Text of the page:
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Is the only way to plug into a documentation CCMS through DITA/XML?

Feb 12, 2016 • dita, jekyll

If you want to manage your content in a system and take advantage of more robust documentation management, it seems like your content needs to be in DITA or XML for the system to parse and process it. Almost no component content management systems handle anything like Markdown or other unstructured content. This requirement will likely always push large teams toward DITA/XML.

After my post the other day about choosing various models for single-sourced content, one person added the following comment:

The beautiful thing about structured authoring with DITA is that you don’t have to make that choice up front. If you’re marking up your content correctly with @audience or other filtering attributes, applying a taxonomy, or both, then your source is ready for whatever tooling or delivery you choose to use….

This encouraged me to publish some realizations I’ve had about tools for some time. If you want to scale your documentation management in a more robust component content management platform (CCMS) or other system, you pretty much need to have your documentation in a structured format like DITA, Docbook, or some other XML flavor in order to work with the system.

Almost all of the documentation platforms built to manage large amounts of technical documentation require a structured format. There are some exceptions, but I don’t think any CCMS out there will manage Markdown content.

Plugging content into robust systems

At most, if all your content is in Markdown, you can convert it into HTML and manage it in a web CMS (or add a Markdown plugin in the CMS to do it for you). However, web content management systems (such as Drupal or WordPress) are typically made for publishing one-off web articles for websites and blogs, not for managing tech docs that have requirements involving multi-channel output, translation, cross-references, related links, content re-use, variables, and more.

A lot of people have told me that Jekyll looks like a neat tool, but they wonder whether it would scale to accommodate larger tech writing teams and documentation. Certainly tools like Github and Bitbucket allow you to collaborate and manage large amounts of files, as has been clearly demonstrated by many software developers using revision control to manage files.

With Github, you can see updates others make, commit versions, branch the content, revert to previous versions, manage pull requests, fork repos, and more.

What you can’t do, however, is manage tech docs in ways that let you do the following:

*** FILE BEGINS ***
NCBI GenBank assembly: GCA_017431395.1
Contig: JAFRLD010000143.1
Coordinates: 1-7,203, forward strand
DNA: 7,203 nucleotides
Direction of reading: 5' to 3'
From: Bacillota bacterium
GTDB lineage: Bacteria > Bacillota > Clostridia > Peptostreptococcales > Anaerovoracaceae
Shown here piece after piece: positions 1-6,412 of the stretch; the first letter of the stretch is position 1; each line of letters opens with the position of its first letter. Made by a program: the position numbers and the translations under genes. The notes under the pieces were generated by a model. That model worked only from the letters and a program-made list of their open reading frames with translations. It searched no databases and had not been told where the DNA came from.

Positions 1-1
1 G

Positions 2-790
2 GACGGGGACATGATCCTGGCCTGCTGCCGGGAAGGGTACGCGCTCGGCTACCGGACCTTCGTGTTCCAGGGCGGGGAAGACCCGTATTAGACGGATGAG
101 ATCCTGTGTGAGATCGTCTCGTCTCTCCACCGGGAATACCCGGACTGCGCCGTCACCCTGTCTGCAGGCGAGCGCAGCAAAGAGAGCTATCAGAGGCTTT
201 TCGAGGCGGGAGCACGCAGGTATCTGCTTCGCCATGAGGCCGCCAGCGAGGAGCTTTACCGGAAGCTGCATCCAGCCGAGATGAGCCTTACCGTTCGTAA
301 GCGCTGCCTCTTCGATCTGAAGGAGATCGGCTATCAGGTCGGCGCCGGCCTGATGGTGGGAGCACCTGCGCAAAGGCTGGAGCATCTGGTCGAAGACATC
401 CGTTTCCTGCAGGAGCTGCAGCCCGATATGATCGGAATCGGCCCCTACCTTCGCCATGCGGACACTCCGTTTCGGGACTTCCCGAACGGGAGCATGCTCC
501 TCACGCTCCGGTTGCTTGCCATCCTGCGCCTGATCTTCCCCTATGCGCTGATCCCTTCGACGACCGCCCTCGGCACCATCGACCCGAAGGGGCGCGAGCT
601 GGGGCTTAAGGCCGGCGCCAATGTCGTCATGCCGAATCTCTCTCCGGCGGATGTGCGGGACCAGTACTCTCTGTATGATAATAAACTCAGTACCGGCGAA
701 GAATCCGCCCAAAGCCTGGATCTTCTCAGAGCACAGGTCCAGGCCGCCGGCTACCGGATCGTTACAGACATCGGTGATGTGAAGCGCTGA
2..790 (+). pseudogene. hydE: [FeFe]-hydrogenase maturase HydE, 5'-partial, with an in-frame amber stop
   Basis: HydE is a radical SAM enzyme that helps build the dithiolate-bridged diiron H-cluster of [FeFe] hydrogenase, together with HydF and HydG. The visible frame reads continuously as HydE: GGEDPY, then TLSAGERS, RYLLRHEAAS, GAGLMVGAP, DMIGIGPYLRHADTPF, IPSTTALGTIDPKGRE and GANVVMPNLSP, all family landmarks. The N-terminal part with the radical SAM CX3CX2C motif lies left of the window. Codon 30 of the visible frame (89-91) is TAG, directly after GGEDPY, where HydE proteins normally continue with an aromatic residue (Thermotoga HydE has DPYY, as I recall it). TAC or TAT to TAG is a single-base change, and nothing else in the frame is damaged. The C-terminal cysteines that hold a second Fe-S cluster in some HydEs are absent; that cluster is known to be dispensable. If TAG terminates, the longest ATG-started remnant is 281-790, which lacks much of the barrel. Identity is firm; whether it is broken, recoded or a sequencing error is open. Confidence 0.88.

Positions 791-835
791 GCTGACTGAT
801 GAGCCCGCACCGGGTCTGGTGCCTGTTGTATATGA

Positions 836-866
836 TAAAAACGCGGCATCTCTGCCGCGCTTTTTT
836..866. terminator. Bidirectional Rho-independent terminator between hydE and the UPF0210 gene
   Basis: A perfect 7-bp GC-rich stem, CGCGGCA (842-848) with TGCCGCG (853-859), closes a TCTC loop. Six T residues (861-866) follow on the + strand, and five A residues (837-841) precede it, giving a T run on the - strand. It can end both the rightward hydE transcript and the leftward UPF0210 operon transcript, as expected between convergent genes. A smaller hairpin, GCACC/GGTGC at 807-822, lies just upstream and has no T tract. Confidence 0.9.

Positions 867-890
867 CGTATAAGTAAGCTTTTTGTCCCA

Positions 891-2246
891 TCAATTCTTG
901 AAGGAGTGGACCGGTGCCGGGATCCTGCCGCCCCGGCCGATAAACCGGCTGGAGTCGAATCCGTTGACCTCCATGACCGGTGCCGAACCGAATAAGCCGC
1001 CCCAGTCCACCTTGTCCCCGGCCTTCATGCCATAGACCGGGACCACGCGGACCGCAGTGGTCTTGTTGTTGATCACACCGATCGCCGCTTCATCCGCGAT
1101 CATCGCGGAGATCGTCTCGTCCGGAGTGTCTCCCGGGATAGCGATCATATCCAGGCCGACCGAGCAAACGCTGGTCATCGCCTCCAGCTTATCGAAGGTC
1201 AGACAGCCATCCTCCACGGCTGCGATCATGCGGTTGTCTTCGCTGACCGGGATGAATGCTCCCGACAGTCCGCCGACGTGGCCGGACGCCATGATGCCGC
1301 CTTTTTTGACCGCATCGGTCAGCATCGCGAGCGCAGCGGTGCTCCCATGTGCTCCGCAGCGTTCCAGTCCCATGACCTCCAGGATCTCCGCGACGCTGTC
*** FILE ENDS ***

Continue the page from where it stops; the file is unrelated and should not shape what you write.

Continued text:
• Check for broken links in the output
  • Check for formatting errors
  • Surface related content
  • Include metadata about where each topic or chunk is used in the project
  • Manage a table of contents in an easy interface
  • Automate tags and categories in a one-click way
  • Create logins and access groups that control the content users can see
  • Dynamically populate code samples based on properties in user profiles
  • Configure faceted filtering
  • Integrate a robust search natively, and more.

The more I use Jekyll, the more I think that it doesn’t scale. You need more robust, sophisticated systems (both content management systems and content delivery systems) to manage and publish large amounts of technical documentation with complex re-use and other requirements.

Don’t get me wrong. You can do a heck of a lot with a file-based approach and a good revision control tool like Github. You can probably do 80% of the core of what you need to do.

But whereas DITA allows you to start out with a file-based approach and quickly scale up to more advanced platforms and tooling (as the commenter pointed out), it doesn’t seem to be the case with static site generators like Jekyll where your source format is Markdown and HTML. The only way you scale up is by writing custom plugins and code to accomplish some of these similar features.

On the other hand, while it seems that a CCMS or CMS is inevitable to scale, I frequently hear that most CMS implementations fail, and I balk at the idea that I would need to spend $100k per year for a system to manage and publish my web content.

Any large system is going to impose a lot of constraints and rigidity about what you can and can’t do with the content. The custom JavaScript wizardry you might be doing could easily be restricted as the system turns its gears to parse and process your content.

Maybe this is the price you pay to avoid broken links and formatting errors while also including rich metadata, faceted filtering, keyword search, and other features present in more robust tooling. If you want to be free of “the system” and write your own code, you have to also accept the risks and vulnerabilities that come along with that approach.

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About Tom Johnson

Tom Johnson

I'm a technical writer based in the California San Francisco Bay area. Topics I write about on this blog include technical writing, authoring and publishing tools, API documentation, tech comm trends, visual communication, technical writing career advice, information architecture and findability, developer documentation, and more. If you're a professional or aspiring technical writer, be sure to subscribe to email updates using the form above. You can learn more about me here.